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Your CSS is an interface

My partner is learning Japanese using the Duolingo app. They’ve been dutifully opening the app and doing daily challenges for over 400 days now. A few days ago, they shared this screenshot with me:

Three buttons displaying options to try and match the phonetic spelling of the word “evening” in Japanese. The button’s background color is black, and their text is a dark gray. At the top of the screen is the prompt, “What sound does this make?” Screenshot of the Duolingo app.

If I could wager a guess, it looks like there was a bug with dark mode color logic on their multiple choice button component. I totally get it. Managing color across a mature application like Duolingo is a complicated thing, and that’s even before you consider dark mode.

That being said, it’s a pretty nasty color contrast issue, one that can keep a lot of people from being able to use the app until the bug is fixed with an update.

Native apps versus the web

If you can’t see the button’s content, you can’t use the app. And since it’s an app, you need to wait until:

  1. The bug is recognized,
  2. Triaged,
  3. Fixed,
  4. An update is pushed out, and then
  5. Downloaded and applied.

Let’s hope the bug is important enough that it’s not banished to the icebox forever.

On the web, we have options. We can use things like a browser’s inspect tool, extensions, and specialized display modes to modify the content and turn it into something usable.

Have you ever popped open the console and removed a pasting passwords restriction on an input field? That’s a great example of the resiliency and flexibility of the web platform, and these qualities make it radically different from how most other software is built.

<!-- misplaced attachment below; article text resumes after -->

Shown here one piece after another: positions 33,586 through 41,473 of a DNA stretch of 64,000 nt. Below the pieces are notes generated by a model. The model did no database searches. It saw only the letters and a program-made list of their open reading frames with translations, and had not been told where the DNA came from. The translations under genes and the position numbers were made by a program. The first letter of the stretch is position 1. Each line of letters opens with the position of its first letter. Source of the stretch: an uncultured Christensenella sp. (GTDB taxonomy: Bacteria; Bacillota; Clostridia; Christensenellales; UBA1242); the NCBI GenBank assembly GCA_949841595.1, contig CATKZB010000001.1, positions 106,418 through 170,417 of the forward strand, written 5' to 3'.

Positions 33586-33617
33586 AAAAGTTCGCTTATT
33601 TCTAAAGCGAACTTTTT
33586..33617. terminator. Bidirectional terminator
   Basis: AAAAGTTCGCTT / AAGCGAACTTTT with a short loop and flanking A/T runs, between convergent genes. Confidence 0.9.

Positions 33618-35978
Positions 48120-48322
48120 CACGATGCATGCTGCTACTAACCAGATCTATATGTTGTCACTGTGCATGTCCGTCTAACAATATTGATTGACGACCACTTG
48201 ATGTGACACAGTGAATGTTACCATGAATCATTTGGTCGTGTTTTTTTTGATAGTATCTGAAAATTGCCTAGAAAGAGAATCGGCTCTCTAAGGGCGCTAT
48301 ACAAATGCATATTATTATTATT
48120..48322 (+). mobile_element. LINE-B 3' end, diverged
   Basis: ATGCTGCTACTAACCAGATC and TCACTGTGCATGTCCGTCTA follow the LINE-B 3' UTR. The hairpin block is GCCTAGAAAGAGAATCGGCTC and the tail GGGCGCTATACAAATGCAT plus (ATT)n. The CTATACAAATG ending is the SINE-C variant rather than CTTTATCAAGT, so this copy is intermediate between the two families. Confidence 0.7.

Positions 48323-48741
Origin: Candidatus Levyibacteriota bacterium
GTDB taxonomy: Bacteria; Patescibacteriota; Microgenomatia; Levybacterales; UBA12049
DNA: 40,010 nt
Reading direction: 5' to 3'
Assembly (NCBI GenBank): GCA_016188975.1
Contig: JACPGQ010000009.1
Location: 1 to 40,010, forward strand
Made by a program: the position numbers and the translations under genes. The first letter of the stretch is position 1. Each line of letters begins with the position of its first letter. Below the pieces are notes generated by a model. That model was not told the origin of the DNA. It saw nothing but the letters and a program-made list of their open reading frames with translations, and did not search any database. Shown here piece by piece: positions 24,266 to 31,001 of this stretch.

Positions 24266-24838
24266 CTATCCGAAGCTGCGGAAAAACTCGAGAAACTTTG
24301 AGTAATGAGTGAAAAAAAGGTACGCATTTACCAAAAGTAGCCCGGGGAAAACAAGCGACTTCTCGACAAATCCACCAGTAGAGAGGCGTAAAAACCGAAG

People are resourceful

Digital literacy is a spectrum, but it’s also bad thinking to assume a non-technical person won’t make highly technical modifications to something to get what they need, provided the motivational factor is high enough.

Let’s also not forget support networks. Has a coworker shared a little tip with you on how to navigate some arcane internal application at your company? Or have you ever helped a family member or friend with some technical issue they were experiencing?


For the most part, CSS’ properties and values are easy for a layperson to understand. background-color communicates its purpose in a straightforward manner, and a value of #f78cd2 isn’t too hard to figure out, especially when browsers show you a little sample alongside the declaration.

Declarations for a card title class. The color property's value has a pink preview swatch that matches the supplied hex code. Screenshot of Chrome's inspect tool.

Similarly, someone may not know what a rem is, but it is pretty easy to piece together that changing a value of 1rem to 2rem on a declaration of margin-top will increase the space on top of something.

Taking this a step further, someone may not know what BEM methodology is, but can probably understand that a class named .c-product__description is the description of a product the same way a class named .c-heading--secondary is a variation of a heading. Similarly, the intent behind a utility class called color-text-blue is pretty easy to discern.

Human-friendly CSS class names

A person inspecting human-friendly class names can then modify them with a good deal of confidence about what exactly they’re tweaking.

For example, someone could inspect a card component to find the class controlling its title, then modify the title class declarations to suit their needs:

.c-card__title {}

A little more work like this and we can do stuff like construct our own themes. We don’t need to petition the services we’re theming to add our work, either—we can just apply our changes and carry on.

Robot-friendly CSS classes

Minified CSS class names, like what you’d get on Twitter or Instagram, can be the result of approaches like ultra efficient optimization strategies or React Native transpilation.

Here, the qualities of the previous .c-card__title class may be broken up into more atomic classes by automation that recognizes declaration commonalities shared across multiple unrelated components.

.jxks-901oao {}
.jxks-16my406 {}
.rxq3-poiln3 {}
.rxq3-bcqeeo {}
.rxq3-qvutc0 {}

While I can modify the broken apart, non-human friendly class names, I am unsure of what else they’ll modify. Effectively what we’ve done is take the “two CSS properties walk into a bar” joke and kicked it down the road a bit.


To quote Nick Arner, “Interfaces are our gateway to working with computers.”